Guatemala is the 4th largest exporter of sugar in the world.

The workers in sugarcane fields cut stalks with a machete during 12-hour workdays under the scorching sun.  They are paid roughly US$2.50 per ton.  Even working strenuously for 12 hours, most workers can only cut two tons a day.  

“My children cut one ton per day between both of them.  If I’m lucky, I cut two, or even three if I kill myself. Today, between the three of us, we made US$7.50.” The minimum salary in Guatemala for agricultural workers is roughly US$8.50 for an eight-hour workday.

Children 10 to 14 years old work in the fields.  Even though Guatemala’s Labor Law, two International Labor Organization’s (ILO) conventions ratified by the Guatemalan State, and the Dominican Republic-Central America-United States Free Trade Agreement (CAFTA-DR) prohibit child labor, Guatemala has one of the highest rates of child labor in the Western Hemisphere.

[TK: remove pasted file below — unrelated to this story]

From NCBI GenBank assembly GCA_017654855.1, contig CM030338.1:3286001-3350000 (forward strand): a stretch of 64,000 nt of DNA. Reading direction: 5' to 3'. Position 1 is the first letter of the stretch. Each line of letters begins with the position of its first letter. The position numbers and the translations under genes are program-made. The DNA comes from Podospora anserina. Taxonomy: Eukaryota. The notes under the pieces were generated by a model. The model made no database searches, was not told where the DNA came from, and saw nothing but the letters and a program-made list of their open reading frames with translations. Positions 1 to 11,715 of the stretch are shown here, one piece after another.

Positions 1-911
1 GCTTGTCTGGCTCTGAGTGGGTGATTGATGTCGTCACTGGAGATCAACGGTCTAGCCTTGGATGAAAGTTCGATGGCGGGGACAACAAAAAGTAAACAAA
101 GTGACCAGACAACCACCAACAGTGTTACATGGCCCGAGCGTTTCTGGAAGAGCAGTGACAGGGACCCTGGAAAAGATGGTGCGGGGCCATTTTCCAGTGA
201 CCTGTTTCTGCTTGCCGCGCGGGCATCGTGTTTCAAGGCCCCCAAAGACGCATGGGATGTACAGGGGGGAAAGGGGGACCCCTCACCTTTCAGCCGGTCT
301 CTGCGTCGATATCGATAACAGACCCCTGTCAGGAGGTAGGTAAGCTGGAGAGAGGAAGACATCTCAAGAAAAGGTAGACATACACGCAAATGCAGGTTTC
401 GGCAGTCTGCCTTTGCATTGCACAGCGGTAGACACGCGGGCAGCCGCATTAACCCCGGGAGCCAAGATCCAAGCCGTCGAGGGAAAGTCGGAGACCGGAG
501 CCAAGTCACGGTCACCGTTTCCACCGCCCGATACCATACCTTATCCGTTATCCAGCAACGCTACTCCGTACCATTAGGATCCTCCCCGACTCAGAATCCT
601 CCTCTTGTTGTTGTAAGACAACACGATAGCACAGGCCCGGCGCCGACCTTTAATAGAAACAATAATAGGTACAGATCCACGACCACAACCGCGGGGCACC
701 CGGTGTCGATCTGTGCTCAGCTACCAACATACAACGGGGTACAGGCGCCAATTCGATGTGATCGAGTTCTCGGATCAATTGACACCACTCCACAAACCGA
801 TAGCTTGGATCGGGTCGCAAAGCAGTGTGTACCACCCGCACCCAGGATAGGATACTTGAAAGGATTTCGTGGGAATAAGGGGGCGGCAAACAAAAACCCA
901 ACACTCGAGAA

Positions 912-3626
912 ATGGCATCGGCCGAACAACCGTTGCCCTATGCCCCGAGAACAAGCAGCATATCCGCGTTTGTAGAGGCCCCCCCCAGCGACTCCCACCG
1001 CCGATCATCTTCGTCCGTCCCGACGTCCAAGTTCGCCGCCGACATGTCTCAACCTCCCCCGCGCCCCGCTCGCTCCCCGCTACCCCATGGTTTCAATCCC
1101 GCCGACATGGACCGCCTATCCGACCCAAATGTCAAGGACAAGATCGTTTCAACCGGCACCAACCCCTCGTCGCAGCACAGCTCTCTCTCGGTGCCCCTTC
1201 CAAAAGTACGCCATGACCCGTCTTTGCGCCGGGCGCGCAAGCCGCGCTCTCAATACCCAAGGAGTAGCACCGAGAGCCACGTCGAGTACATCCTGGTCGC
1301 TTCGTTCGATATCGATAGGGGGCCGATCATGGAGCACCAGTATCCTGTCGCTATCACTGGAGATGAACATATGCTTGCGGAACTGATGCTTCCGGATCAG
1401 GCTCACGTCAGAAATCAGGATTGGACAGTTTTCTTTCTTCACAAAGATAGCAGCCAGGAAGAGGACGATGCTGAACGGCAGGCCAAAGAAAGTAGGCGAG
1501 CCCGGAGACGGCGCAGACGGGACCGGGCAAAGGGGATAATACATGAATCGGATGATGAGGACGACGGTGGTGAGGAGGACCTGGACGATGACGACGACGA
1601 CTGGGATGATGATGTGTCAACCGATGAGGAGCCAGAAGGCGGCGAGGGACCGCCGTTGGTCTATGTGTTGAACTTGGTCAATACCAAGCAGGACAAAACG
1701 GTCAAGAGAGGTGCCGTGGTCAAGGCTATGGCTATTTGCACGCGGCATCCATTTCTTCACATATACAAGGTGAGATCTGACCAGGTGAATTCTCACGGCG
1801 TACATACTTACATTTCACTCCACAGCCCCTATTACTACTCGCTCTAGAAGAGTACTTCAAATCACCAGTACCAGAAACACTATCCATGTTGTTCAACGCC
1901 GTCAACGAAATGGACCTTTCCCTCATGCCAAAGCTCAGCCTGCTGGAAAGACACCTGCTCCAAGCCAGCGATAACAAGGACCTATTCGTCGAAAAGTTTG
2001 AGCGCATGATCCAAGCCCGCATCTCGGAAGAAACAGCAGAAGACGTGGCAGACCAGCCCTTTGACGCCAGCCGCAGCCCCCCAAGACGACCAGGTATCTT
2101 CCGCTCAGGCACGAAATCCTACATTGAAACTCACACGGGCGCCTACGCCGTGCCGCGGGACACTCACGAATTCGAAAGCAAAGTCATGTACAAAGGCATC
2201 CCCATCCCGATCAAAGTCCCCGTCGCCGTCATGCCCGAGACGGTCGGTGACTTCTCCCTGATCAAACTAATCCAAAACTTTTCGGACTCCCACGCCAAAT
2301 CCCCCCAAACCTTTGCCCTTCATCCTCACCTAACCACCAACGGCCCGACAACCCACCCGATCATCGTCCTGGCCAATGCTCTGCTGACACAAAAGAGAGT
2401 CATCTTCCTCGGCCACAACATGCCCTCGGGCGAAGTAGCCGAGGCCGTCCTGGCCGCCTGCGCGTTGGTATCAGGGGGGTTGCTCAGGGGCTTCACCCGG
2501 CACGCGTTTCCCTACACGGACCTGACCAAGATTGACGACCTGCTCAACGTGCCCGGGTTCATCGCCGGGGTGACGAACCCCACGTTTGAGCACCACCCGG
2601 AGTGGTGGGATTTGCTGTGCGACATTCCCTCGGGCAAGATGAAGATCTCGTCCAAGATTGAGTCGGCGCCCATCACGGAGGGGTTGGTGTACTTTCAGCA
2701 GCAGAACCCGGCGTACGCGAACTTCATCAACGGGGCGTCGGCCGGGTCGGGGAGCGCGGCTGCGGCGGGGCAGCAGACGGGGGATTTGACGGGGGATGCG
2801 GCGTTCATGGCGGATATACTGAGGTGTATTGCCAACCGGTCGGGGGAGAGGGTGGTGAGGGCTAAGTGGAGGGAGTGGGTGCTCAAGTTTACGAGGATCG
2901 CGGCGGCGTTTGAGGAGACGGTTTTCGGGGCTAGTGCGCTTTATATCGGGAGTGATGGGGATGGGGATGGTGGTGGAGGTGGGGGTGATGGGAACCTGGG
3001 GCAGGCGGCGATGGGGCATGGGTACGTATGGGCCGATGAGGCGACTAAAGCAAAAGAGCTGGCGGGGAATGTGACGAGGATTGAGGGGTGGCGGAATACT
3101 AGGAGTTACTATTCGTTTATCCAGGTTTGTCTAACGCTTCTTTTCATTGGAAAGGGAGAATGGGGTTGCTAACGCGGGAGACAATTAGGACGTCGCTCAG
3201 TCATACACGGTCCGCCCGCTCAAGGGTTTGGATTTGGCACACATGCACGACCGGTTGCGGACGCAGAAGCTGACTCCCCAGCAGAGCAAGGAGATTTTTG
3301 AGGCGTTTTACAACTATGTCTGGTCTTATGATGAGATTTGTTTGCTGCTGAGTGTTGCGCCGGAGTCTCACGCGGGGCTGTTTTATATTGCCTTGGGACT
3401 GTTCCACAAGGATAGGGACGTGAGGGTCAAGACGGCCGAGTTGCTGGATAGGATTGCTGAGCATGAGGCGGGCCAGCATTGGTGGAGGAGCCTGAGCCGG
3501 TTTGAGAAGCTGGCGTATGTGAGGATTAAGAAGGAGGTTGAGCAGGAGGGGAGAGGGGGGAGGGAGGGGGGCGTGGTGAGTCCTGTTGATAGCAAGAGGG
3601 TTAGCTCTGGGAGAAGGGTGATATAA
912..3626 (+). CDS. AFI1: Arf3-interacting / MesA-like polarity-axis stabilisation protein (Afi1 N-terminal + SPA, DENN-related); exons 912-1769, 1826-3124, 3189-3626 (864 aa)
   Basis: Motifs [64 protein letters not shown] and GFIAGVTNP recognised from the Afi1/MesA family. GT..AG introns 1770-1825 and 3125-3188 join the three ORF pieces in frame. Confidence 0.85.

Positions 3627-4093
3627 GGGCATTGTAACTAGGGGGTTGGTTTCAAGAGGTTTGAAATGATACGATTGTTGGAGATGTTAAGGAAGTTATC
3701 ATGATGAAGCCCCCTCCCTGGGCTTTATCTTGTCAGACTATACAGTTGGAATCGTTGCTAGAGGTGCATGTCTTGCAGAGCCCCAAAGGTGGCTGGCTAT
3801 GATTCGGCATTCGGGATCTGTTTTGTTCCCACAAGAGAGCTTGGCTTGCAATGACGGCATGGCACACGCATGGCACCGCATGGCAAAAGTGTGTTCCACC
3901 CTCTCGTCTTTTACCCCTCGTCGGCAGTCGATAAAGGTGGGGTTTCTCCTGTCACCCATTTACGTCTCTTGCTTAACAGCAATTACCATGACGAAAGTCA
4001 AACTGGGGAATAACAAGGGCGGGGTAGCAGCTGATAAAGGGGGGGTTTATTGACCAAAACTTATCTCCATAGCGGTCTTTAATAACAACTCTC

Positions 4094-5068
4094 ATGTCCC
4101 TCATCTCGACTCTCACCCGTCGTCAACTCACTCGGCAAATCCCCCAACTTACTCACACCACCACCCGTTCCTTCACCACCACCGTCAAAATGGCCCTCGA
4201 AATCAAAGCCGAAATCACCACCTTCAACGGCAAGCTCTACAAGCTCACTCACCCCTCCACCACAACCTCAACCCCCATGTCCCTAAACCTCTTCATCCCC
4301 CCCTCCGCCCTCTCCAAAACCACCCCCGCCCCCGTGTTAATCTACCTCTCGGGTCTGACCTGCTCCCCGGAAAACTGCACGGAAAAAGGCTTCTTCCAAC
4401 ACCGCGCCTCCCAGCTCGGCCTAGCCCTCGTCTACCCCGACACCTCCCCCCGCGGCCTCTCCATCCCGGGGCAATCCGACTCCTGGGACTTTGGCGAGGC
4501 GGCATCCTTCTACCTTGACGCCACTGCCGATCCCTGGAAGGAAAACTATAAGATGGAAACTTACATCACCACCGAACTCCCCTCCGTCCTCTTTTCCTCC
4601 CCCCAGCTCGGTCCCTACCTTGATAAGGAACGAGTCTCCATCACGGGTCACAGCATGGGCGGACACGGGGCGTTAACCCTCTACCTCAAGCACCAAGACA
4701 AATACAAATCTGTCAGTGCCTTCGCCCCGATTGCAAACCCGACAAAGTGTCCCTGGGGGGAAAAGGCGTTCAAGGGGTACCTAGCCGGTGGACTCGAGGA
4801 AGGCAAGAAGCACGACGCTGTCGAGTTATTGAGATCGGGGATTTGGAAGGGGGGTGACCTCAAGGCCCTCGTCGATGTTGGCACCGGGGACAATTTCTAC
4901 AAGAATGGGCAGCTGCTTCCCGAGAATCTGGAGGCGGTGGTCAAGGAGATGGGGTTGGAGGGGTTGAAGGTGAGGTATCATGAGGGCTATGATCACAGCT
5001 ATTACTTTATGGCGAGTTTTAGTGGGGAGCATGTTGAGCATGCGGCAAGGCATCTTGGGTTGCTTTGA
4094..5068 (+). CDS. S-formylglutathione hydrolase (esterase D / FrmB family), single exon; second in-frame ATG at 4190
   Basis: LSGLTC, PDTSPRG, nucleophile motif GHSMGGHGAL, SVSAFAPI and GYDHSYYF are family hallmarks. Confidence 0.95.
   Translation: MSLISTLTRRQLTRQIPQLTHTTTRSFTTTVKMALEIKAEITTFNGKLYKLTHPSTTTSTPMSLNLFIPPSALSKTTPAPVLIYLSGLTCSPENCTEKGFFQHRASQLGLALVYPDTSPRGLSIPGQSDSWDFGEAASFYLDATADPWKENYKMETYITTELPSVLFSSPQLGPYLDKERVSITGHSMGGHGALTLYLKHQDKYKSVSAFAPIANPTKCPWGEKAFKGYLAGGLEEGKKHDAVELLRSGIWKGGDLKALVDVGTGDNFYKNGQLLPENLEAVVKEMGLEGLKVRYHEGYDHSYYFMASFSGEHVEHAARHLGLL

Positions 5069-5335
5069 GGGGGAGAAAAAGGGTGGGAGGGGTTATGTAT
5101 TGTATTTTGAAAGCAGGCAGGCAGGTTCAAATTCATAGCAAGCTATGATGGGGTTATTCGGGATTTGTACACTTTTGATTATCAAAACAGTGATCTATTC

The 19th century style Afghani wooden box camera used by the photographer meant that the workers had to sit still for several minutes gazing into the camera, enabling a depth of engagement rarely achieved with today’s hectic technology.

Retalhuleu, Guatemala, 2011.